I read this book while on vacation last week. Very moving and eye opening, poignant and sad. I think it's important to read about what life is like for others, people in different countries, different cultures, or people who live in difficult and turbulent contexts, like the boys in this book, (the Chicago projects). I am now curious about what has happened to the two boys, Pharaoh and Lafayette, and their families and friends since publication of this book.. I wonder, does anyone know?
Terrol Williams
Not sure how I hadn't known about this book previously. A marvel of clarity and unflinching honesty that never descends to become maudlin, cheap, or manipulative. If you want to get the beginnings of understanding Baltimore's riots or what class differences look like in the real world, this is a good place to start. I am changed for having read this.
Apr 29, 2017 rated it really liked it
This book should be a must read for us all. Truly an eye opener, filled with so much pain. This book shows us the truth about poverty
Nichole Flynn
Mar 24, 2013 rated it it was amazing
fucking devastating. you should read this book...everyone should.
Steve Hudson
Feb 15, 2018 rated it it was amazing
After reading a few books about the War on Crime and its impacts on black men over the past 30+ years, I found it enlightening to read about the experience of one family “on the ground” in one of Chicago’s poorest housing projects. Author Kotlowitz gives a close-up view of both the institutional forces also covered in books such as The New Jim Crow and Locking Up Our Own, and the internal violence and dysfunction that traumatize and demoralize the residents and particularly the boys who are the ...more
Claire Clark
Jan 22, 2018 rated it it was amazing
Shelves: read-in-2018
There Are No Children Here was a deeply painful read for me, especially in light of the fact that not much has changed during the last 30 years. (I read the book Evicted last year, and, while that book focused much less on gangs and violence, the descriptions of poverty are strikingly similar.)

It's devastating to have such a straightforward example of poverty and inequality laid before you, but Kotlowitz does so in a moving, straightforward manner. There is no brow-beating here. There are real p
This book follows the lives of two boys from Chicago. It was eye opening to read about their lives in the project and the things they learned at an early age. One scene had one of the young boys and a relative hearing gun shots on their way to the playground, and they knew to get to the ground and cover their heads until it stopped. No child should have to know this stuff. The author talks about gangs, and the paradox of a gang leader who sells drugs in the projects, yet buys shoes for the child ...more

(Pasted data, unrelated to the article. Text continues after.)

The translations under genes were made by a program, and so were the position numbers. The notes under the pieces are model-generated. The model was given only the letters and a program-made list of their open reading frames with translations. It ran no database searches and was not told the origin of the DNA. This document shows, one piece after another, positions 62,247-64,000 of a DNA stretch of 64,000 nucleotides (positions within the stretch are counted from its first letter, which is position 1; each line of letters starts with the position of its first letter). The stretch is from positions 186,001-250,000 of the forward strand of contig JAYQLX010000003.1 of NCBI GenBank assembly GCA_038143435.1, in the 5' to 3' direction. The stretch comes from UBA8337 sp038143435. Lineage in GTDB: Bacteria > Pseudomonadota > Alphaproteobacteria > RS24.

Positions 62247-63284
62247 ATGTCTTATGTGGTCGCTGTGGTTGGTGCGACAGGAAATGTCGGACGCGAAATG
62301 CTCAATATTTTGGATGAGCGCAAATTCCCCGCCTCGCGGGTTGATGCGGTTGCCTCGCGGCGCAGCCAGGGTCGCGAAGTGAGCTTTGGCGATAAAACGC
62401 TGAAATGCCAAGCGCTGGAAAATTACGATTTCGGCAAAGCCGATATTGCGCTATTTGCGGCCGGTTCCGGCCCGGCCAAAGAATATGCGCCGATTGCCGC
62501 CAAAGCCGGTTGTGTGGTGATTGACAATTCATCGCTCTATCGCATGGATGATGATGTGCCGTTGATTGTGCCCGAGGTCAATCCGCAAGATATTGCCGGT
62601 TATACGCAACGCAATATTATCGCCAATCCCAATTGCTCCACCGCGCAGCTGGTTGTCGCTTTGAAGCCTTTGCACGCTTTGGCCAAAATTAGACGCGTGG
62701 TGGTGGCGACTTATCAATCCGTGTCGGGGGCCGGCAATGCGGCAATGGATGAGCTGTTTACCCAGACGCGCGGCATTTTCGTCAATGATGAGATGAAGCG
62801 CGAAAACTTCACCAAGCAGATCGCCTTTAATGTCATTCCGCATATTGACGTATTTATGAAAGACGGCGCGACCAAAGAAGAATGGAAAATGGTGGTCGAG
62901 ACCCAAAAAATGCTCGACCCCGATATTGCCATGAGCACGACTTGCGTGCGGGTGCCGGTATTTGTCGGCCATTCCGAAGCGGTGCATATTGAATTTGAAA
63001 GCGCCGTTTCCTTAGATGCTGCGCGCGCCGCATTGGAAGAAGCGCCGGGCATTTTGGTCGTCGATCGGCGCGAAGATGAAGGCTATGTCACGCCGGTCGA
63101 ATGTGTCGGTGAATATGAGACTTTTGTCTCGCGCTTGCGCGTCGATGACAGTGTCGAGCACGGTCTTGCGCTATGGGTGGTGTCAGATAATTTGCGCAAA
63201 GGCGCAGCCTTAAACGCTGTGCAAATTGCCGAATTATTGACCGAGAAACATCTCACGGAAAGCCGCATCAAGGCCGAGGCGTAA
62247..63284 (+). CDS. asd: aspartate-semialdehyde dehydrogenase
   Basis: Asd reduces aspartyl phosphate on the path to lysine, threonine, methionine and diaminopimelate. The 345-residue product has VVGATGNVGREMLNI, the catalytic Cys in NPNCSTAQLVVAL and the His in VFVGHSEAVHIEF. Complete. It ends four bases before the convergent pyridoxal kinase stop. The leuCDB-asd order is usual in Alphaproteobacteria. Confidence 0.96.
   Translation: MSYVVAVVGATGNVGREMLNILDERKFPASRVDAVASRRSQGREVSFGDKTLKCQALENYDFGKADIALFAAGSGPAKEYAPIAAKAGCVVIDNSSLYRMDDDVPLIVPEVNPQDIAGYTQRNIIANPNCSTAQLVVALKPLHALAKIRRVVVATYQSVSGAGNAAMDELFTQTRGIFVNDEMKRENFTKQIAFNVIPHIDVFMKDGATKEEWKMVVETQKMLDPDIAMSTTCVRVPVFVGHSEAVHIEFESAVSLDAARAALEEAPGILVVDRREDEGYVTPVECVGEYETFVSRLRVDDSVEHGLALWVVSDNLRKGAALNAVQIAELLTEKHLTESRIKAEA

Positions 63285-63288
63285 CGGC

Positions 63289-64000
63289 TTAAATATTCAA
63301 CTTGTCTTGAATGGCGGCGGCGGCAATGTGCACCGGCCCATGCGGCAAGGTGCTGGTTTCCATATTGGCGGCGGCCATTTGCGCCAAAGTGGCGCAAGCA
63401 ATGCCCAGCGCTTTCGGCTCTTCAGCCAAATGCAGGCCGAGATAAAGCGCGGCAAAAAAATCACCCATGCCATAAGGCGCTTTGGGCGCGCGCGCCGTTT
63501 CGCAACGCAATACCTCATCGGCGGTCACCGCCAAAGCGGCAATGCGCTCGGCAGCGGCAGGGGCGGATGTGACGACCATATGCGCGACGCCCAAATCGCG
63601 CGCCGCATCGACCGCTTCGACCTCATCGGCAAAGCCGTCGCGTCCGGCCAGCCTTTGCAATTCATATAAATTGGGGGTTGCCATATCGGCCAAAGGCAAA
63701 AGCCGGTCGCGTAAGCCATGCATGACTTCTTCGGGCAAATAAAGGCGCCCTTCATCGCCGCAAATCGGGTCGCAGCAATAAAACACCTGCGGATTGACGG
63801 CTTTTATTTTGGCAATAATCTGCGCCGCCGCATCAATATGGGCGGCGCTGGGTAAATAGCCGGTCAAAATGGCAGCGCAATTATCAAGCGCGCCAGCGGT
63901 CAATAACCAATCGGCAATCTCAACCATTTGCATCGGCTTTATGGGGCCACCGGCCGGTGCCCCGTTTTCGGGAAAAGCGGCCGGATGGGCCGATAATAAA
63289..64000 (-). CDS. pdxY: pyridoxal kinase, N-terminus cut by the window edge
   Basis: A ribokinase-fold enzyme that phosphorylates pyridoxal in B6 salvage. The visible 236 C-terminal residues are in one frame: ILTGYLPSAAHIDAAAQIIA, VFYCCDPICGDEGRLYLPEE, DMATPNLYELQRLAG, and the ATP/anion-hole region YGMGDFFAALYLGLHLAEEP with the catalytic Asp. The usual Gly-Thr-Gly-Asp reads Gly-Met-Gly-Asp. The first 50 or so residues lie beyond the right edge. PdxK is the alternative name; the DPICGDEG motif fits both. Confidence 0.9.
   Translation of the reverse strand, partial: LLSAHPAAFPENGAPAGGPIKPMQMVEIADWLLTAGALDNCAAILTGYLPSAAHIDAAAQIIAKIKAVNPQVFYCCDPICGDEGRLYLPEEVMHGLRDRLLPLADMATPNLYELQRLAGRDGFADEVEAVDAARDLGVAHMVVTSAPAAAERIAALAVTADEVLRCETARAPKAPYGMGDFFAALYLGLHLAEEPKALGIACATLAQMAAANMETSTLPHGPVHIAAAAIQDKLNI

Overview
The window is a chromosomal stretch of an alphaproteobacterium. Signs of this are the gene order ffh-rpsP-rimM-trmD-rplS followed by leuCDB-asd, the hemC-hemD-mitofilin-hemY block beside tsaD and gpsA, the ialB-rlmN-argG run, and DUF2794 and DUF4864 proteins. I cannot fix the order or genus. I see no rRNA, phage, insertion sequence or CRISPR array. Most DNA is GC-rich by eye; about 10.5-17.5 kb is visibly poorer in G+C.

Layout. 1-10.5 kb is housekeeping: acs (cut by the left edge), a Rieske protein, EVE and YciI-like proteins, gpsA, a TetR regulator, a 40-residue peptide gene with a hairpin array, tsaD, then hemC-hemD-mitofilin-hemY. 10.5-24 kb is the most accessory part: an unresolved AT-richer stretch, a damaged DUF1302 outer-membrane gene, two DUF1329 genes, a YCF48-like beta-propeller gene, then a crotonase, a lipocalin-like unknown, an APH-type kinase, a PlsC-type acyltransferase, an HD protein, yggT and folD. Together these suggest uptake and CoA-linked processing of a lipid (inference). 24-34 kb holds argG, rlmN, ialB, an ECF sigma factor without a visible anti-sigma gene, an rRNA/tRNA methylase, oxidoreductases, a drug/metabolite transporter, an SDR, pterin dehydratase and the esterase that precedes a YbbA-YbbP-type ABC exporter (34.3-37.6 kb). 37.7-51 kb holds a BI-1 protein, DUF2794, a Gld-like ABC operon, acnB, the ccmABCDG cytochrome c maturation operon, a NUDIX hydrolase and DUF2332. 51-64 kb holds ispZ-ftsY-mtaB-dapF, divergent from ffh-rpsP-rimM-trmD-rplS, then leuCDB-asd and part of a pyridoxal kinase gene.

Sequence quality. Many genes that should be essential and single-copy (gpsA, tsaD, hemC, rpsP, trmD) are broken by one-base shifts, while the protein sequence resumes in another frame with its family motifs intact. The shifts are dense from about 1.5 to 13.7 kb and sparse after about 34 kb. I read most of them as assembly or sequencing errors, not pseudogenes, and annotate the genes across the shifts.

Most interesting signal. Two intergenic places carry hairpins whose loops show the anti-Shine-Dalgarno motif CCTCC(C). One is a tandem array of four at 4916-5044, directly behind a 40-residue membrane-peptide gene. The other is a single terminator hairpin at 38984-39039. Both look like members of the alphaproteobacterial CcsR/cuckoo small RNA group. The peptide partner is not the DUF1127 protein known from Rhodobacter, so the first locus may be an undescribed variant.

Alice Lemon
This book was quite depressing to read, but also interesting and, I think, important.

It was painful to hear just how bad life really was in a Chicago public housing complex during the height of the 1980's drug epidemic. Not that things are necessarily much better now, from what I understand: the public housing complex where the book is set has been demolished, but the elimination of public housing has not done much to ensure that those who lived there have better options, just that those options
May 10, 2017 rated it really liked it
A compelling and heartbreaking work of nonfiction that follows the lives of two young brothers living in public housing on the south side of Chicago in the 80's. My heart broke for the boys and their family as they struggled to cope with extreme poverty and the violence of their community.

Kotlowitz is a talented writer because you can't find him anywhere in the book. So often non-fiction writers insert themselves in to their writing in a way that interferes with the story being told. Not so here
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Madison Mega-Mara...: there are no children here 1 4 May 25, 2012 01:23PM  
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Between writing books on urban affairs and society, Alex Kotlowitz has contributed to "The New York Times Magazine", "The New Yorker" and public radio’s "This American Life". Over the past three years, he has produced three collections of personal narratives for Chicago Public Radio: "Stories of Home," "Love Stories" and "Stories of Money." Stories of Home was awarded a Peabody. H